I am a sophomore at Rice University and intending to major in Bioengineering with a minor in Global Health Technologies. I am also planning on going to med school. My favorite subject to teach is math and editing essays is forte of mine as well. I do my very best to help all of my students.
Undergraduate Degree: Rice University - Bachelors, Bioengineering
ACT Composite: 35
ACT English: 35
ACT Math: 35
ACT Reading: 36
ACT Science: 35
SAT Composite (1600 scale): 1470
SAT Math: 770
SAT Writing: 700
High School Physics
SAT Subject Tests Prep
What might you do in a typical first session with a student?
I'd start off by asking what the student is interested in, in both subject and extracurricular. Then, I'd ask what he/she wants to improve on and give a simple diagnostic test about that subject.
How can you help a student become an independent learner?
The main thing I'd teach is the ability to take apart a problem, no matter how complicated, and use previous knowledge to solve the sub-problems.
How would you help a student stay motivated?
I'd tell them to think about the ultimate goal. Not just getting that A on a test, but maybe getting into that dream college. Also, keeping a calm mind is a way to prevent frustration.
If a student has difficulty learning a skill or concept, what would you do?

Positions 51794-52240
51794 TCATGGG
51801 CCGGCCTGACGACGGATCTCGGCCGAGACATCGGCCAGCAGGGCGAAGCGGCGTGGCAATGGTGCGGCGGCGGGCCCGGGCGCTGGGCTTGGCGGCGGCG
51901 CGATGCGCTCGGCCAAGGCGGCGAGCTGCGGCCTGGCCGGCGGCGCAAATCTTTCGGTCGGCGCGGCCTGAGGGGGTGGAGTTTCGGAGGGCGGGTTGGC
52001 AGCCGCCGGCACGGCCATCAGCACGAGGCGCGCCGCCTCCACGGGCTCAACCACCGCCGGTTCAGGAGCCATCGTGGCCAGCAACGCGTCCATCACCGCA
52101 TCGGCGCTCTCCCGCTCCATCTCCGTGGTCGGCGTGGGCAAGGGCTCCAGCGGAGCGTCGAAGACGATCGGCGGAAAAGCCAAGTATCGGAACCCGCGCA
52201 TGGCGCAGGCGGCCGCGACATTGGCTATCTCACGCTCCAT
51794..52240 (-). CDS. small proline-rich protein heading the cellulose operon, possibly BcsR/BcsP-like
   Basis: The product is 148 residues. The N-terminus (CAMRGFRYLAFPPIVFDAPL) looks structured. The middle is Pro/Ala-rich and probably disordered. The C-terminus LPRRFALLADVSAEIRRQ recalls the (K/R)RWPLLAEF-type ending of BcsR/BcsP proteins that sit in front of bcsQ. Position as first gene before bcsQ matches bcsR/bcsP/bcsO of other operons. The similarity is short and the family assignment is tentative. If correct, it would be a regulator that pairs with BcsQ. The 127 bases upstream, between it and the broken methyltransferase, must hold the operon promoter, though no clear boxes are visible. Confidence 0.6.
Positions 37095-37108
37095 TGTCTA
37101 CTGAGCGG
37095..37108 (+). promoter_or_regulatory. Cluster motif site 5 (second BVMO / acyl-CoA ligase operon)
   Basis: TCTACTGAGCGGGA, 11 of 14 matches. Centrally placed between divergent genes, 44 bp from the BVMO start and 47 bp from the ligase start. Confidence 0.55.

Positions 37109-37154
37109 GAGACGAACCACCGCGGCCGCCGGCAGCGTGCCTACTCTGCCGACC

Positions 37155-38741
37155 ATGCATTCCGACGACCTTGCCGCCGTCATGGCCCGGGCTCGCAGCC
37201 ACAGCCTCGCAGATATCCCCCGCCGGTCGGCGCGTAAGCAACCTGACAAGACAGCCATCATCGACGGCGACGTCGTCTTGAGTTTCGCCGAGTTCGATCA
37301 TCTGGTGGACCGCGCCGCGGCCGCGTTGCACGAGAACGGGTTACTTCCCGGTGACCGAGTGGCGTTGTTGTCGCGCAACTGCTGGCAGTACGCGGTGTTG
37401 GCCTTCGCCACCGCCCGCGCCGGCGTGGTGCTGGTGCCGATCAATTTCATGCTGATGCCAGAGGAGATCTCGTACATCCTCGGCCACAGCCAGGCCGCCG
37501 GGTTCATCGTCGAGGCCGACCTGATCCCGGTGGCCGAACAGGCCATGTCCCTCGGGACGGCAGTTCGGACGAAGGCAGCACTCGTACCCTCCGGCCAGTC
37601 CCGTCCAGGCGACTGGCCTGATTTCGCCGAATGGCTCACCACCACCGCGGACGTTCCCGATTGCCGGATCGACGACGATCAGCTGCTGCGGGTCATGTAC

I'd make a sample question and see how the student solves it. Then, I'd compare my answer key to how they solved. Then, I'd ask the student to make the comparison. Comparing 2 different ways of solving a problem is a great way to understand that problem.
How would you help a student get excited/engaged with a subject that they are struggling in?
I'd show a really cool video that shows how that subject can be used in real life. I'd also give an impossibly hard problem, no joke. Even if the student can't do the problem off the bat, we would work towards that goal, which can really engage the student.
What techniques would you use to be sure that a student understands the material?
I'd tell the student to make a problem for me to solve and then tell them to double check my work. I'd make a mistake on purpose. If the student catches my mistake, then the student understands the material!
How do you build a student's confidence in a subject?
Start off with easier problems, and then build up to harder problems.
How do you evaluate a student's needs?
I'd ask what the student wants to improve on, and then give a diagnostic test that tests what they want to improve on.
What types of materials do you typically use during a tutoring session?
Using paper/pencil and videos.
What is your teaching philosophy?
I have a "tough love" philosophy. I want to push and guide my students to the potential I see in them.
How do you adapt your tutoring to the student's needs?
First, I start off with an example problem. If the student is confused, I'd take it a step back and focus on the theory behind the problem with either more example problems or drawings.
How do you help students who are struggling with reading comprehension?
I'd start off with readings that are 2-3 grades lower than what they are struggling with. Then, I ask questions about the passage. Once the student understands the process of coming up with the answer, we would go back to the original grade level and try again.